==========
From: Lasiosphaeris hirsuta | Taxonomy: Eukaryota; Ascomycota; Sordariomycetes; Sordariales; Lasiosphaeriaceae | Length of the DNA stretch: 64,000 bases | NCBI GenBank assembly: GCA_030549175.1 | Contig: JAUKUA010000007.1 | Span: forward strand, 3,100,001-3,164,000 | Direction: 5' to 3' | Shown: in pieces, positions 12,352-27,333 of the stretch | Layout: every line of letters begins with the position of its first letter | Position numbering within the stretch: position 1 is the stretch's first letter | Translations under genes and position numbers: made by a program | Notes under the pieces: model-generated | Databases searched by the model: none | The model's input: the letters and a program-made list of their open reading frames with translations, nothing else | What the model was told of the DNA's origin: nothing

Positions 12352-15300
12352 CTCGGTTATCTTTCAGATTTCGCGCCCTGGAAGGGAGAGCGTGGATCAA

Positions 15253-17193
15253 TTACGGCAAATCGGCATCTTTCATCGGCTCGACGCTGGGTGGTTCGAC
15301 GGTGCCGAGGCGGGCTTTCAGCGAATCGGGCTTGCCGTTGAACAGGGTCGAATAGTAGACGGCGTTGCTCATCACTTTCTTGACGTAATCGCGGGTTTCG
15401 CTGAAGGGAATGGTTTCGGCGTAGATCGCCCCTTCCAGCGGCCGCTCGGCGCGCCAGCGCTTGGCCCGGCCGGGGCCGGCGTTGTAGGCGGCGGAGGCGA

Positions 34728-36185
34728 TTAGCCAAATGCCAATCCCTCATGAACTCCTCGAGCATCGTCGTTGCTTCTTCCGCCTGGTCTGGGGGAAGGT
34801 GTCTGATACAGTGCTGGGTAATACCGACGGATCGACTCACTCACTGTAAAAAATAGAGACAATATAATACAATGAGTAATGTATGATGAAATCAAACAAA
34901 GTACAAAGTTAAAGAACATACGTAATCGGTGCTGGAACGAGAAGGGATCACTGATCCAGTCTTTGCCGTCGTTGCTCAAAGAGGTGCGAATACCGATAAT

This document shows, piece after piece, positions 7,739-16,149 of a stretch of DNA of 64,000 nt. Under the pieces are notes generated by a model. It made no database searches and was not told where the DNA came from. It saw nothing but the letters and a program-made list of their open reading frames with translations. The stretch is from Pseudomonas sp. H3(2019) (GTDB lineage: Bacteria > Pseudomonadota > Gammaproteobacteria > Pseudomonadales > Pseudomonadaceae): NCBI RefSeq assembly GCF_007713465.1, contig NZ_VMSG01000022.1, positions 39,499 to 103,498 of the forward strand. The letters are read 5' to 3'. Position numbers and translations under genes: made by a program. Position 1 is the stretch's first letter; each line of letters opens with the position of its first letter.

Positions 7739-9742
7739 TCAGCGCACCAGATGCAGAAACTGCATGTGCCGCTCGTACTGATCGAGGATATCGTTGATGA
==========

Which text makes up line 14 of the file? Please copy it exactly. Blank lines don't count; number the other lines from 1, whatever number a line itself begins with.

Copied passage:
7739 TCAGCGCACCAGATGCAGAAACTGCATGTGCCGCTCGTACTGATCGAGGATATCGTTGATGA